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Dame Roz Savage Talks Ocean Rowing at Buckingham Palace

You’ll have noticed that I don’t often blog on personal subjects these days, preferring instead to focus on my three pet topics of Adventure, Inspiration, and Environment, but I think you’ll want to hear about this. Yesterday I went with my mother, sister, and partner Howard, to Buckingham Palace to collect my MBE (Member of the Order of the British Empire.) The award itself was announced in the Queen’s Birthday Honours in June, but it was only about six weeks ago that I’d received the notification of the date of my investiture – giving me plenty of time to panic about what to wear.  The notification arrived with lots of detailed information, and an enormous certificate in copperplate handwriting, signed by Her Majesty, but no hint as to who might be conducting the investiture ceremony.  …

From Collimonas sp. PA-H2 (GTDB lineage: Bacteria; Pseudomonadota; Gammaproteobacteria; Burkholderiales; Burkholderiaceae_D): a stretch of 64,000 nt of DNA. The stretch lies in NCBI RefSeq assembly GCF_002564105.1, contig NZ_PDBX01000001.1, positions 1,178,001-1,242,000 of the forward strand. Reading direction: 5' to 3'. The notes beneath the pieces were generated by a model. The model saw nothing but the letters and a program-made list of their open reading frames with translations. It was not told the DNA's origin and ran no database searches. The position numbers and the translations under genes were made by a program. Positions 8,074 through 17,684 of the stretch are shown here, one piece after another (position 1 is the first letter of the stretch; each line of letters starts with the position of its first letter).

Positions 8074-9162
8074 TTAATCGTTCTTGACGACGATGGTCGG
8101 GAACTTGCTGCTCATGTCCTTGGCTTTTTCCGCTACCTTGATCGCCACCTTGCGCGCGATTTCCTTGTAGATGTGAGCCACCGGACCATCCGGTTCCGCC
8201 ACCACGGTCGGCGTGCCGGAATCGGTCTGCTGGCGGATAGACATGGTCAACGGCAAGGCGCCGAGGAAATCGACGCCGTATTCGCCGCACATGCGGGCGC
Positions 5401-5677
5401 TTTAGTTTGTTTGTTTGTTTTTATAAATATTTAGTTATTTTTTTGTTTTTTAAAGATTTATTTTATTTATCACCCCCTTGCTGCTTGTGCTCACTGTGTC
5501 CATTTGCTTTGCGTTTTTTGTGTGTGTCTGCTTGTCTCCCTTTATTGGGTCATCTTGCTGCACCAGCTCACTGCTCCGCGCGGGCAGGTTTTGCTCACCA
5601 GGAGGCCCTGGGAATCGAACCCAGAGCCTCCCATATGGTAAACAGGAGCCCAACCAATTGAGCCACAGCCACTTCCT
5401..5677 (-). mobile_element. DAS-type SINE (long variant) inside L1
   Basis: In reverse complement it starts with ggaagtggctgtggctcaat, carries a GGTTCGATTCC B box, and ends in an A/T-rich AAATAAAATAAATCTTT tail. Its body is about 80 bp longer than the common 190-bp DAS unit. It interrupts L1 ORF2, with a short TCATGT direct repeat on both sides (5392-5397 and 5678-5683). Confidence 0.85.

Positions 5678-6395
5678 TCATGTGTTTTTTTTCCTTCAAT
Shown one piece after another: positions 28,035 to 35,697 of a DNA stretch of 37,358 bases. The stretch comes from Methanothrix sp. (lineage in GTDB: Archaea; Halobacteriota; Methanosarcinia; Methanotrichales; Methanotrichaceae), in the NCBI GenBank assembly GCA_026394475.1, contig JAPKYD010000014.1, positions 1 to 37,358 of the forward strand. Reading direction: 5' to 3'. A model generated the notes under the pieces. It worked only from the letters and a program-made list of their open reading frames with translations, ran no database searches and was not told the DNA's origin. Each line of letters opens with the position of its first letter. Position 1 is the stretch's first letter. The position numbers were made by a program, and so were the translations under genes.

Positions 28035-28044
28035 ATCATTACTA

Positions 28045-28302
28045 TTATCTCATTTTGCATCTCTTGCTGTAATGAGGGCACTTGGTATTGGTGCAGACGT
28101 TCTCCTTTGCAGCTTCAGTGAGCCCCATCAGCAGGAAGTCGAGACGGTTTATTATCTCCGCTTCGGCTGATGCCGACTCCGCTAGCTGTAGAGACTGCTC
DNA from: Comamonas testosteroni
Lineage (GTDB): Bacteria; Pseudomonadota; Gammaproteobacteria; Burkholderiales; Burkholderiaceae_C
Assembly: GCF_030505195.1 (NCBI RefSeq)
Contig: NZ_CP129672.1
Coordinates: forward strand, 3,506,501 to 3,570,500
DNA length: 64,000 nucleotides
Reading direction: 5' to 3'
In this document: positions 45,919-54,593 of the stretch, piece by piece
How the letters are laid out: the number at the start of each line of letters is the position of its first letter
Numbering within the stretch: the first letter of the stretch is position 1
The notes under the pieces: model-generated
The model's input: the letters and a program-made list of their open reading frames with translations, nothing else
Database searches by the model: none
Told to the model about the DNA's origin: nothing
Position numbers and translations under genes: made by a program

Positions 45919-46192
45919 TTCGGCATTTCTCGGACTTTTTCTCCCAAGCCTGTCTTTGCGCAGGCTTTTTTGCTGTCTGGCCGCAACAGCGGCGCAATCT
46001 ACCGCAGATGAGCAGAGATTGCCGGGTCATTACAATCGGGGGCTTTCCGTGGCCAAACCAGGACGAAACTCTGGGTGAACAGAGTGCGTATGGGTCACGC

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Ghost Gear – A Scary Matter

Having removed tons of abandoned fishing gear throughout southern California over the last 11 years, Ocean Defenders Alliance (ODA) recently launched Operation Deep Sweep, which represents an exciting new phase for us. In late August of this year, we moved our two boats from our homeport in Los Angeles County up to Channel Islands Harbor in Oxnard, CA.  As a part of this operation, we are now removing ghost gear from the Channel Islands National Marine Sanctuaries (CINMS!) Plans in place to protect and preserve The Channel Islands are a chain of eight islands located off the coast of Ventura, California that received National Marine Sanctuary (NMS) status in 1980.  ODA applied for, and was granted, a permit that allows us to go into this protected area and remove any hazardous man-made debris we find.…